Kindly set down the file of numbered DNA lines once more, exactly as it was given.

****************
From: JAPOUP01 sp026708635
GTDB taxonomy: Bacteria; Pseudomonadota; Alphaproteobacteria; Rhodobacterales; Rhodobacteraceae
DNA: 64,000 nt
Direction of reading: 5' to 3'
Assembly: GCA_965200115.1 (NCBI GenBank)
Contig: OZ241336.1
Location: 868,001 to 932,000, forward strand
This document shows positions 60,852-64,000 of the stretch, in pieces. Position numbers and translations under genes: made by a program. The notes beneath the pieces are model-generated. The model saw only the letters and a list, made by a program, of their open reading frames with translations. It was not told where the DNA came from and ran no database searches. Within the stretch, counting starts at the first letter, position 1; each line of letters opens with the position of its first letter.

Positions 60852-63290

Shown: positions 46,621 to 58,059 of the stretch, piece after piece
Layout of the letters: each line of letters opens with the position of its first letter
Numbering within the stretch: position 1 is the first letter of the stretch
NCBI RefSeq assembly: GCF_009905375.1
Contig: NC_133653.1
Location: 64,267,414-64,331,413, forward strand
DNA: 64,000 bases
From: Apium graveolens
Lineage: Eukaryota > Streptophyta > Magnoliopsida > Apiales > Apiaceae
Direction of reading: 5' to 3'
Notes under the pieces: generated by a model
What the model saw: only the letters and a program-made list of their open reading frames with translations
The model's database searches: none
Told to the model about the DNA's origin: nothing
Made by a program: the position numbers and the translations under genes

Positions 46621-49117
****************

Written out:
From: JAPOUP01 sp026708635
GTDB taxonomy: Bacteria; Pseudomonadota; Alphaproteobacteria; Rhodobacterales; Rhodobacteraceae
DNA: 64,000 nt
Direction of reading: 5' to 3'
Assembly: GCA_965200115.1 (NCBI GenBank)
Contig: OZ241336.1
Location: 868,001 to 932,000, forward strand
This document shows positions 60,852-64,000 of the stretch, in pieces. Position numbers and translations under genes: made by a program. The notes beneath the pieces are model-generated. The model saw only the letters and a list, made by a program, of their open reading frames with translations. It was not told where the DNA came from and ran no database searches. Within the stretch, counting starts at the first letter, position 1; each line of letters opens with the position of its first letter.

Positions 60852-63290

Shown: positions 46,621 to 58,059 of the stretch, piece after piece
Layout of the letters: each line of letters opens with the position of its first letter
Numbering within the stretch: position 1 is the first letter of the stretch
NCBI RefSeq assembly: GCF_009905375.1
Contig: NC_133653.1
Location: 64,267,414-64,331,413, forward strand
DNA: 64,000 bases
From: Apium graveolens
Lineage: Eukaryota > Streptophyta > Magnoliopsida > Apiales > Apiaceae
Direction of reading: 5' to 3'
Notes under the pieces: generated by a model
What the model saw: only the letters and a program-made list of their open reading frames with translations
The model's database searches: none
Told to the model about the DNA's origin: nothing
Made by a program: the position numbers and the translations under genes

Positions 46621-49117